Wednesday, 27 November 2019 12:55

Nominations invited for top dairy woman

Written by  Pam Tipa
Jules Benton, DWN chief executive. Jules Benton, DWN chief executive.

Nominations for the 2020 Fonterra Dairy Woman of the Year awards have opened.

Last year’s finalists were of a high calibre says Dairy Women’s Network (DWN) chief executive Jules Benton. 

“Women on farm all juggle many multiple roles,” she said. 

“They need to be able to care for their animals as well as be anything from a financial planner and strategic thinker through to a mechanic and mum. 

“There is no doubt women are being recognised as leaders in the dairy industry.” 

Benton says many network members are humble about their efforts. 

They just don’t realise how much they are actually doing and what a difference they are making.

 So the Fonterra Dairy Woman of the Year awards is a way of recognising this effort and it gives others in the industry something to aspire to. 

The prestigious award was established in 2012 by DWN as a key strand in its support of women in leadership who provide inspiration, learning and education. 

The award has been supported by Fonterra since it began. Winners receive a $20,000 scholarship to take an approved professional development course. 

Mike Cronin, Fonterra’s managing director of co-operative affairs, says the co-op is proud to support the award as it’s a celebration of high performers in the dairy industry. 

“No other award in New Zealand specifically recognises and encourages the capability and success of women in the dairy industry,” he said. 

“While only one will be named the winner, each year we see many outstanding women nominated. They are passionate about the dairy industry, leaders across the sector and in their communities and networks, and contributing to the frameworks that will enable the next generation of farmers to succeed.”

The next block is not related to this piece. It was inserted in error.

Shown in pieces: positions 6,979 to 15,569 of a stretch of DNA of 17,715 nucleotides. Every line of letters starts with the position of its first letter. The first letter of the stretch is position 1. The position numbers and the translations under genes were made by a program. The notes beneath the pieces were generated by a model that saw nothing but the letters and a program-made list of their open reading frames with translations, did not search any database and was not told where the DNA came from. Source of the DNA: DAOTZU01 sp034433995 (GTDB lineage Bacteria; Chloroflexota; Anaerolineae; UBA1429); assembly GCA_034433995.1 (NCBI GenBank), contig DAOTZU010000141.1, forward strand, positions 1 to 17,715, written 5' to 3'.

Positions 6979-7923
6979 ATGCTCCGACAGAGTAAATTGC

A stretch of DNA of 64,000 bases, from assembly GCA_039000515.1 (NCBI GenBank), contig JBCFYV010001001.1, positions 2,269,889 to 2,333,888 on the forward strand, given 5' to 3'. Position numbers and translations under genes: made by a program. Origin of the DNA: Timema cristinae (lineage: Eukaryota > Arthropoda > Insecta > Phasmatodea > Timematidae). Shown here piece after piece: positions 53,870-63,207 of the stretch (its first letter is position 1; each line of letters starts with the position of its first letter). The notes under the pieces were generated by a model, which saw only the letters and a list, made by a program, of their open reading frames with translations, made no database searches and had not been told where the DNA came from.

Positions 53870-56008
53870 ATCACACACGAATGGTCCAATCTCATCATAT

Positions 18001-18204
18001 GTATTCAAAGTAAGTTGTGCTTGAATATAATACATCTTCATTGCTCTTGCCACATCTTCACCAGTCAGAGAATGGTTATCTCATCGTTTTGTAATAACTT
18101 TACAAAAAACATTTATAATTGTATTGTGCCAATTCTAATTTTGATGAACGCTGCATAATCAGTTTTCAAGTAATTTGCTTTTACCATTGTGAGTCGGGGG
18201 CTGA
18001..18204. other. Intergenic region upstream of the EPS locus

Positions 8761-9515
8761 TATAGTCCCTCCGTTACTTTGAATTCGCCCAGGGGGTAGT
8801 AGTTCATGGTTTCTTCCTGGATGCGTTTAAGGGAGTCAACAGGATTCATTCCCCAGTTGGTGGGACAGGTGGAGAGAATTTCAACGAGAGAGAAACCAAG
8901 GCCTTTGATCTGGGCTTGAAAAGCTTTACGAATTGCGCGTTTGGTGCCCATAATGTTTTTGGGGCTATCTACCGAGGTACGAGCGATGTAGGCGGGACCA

The finalists will be judged by representatives of DWN, Fonterra, Global Women, Ballance Agri-Nutrients and a previous recipient. 

DWN trustee and awards judge Alison Gibb says the award recognises a woman who has already achieved a great deal beyond the farmgate but has not yet reached her full potential.

“We know that with support the winner will go from good to great.” 

Nominations are now open and the winner will be announced at the DWN conference gala dinner in Hamilton next year on May 6. Anyone may nominate a DWN member for the award but nominators need not be DWN members. 

Outstanding in her role

Dairy Woman of the Year for 2019 Trish Rankin, a primary teacher from Taranaki, was outstanding in her role, says Benton.

“She has taken every opportunity offered to speak and present at events and has been motivating as an inspiring leader in our industry.”

She balances teaching part time at Opunake Primary School and being on farm full time in South Taranaki with her husband Glen and their four boys. 

A passionate environmentalist, she has taken the Kellogg Leadership Programme to research how a circular economy model can be developed on a New Zealand dairy farm. 

Rankin is a Dairy Enviro Leader, a member of the NZ DEL network and chair of the Taranaki DEL group. Last year she was elected to the national executive for the NZ Dairy Awards and was a NZ Climate Change Ambassador as part of the Dairy Action for Climate Change. 

Nominations close April 3, 2020 at

More like this

DWN trustee to step down

A board position with the Dairy Women’s Network has opened up as Waikato dairy farmer Tracy Brown steps down from her role as a trustee.

A slice of farming paradise in Auckland City

Livestock grazing on a farm with a good view of Auckland’s Sky Tower is the story behind the latest Dairy Women’s Network visual story telling project Our People, Their Stories.

Start of a new era

Keeping an eye on the changing farming horizon is priority for the new chair of the Ruralco rural supply chain, Mid-Canterbury dairy farmer Jessie Chan-Dorman.



Dry Dargaville ready to shine

The biggest issue facing organisers of next month’s Northland Field Days is water, says vice president Basil Cole.

» The RNG Weather Report

» Latest Print Issues Online

Milking It

Moody cows

Mood swings are a well-known part of puberty, and it seems that’s it is not just humans. Canadian research suggests…

Revolving doors

Aussie farmers could be forgiven for recalling the name of their current Minister for Agriculture.

» Connect with Dairy News

» eNewsletter

Subscribe to our weekly newsletter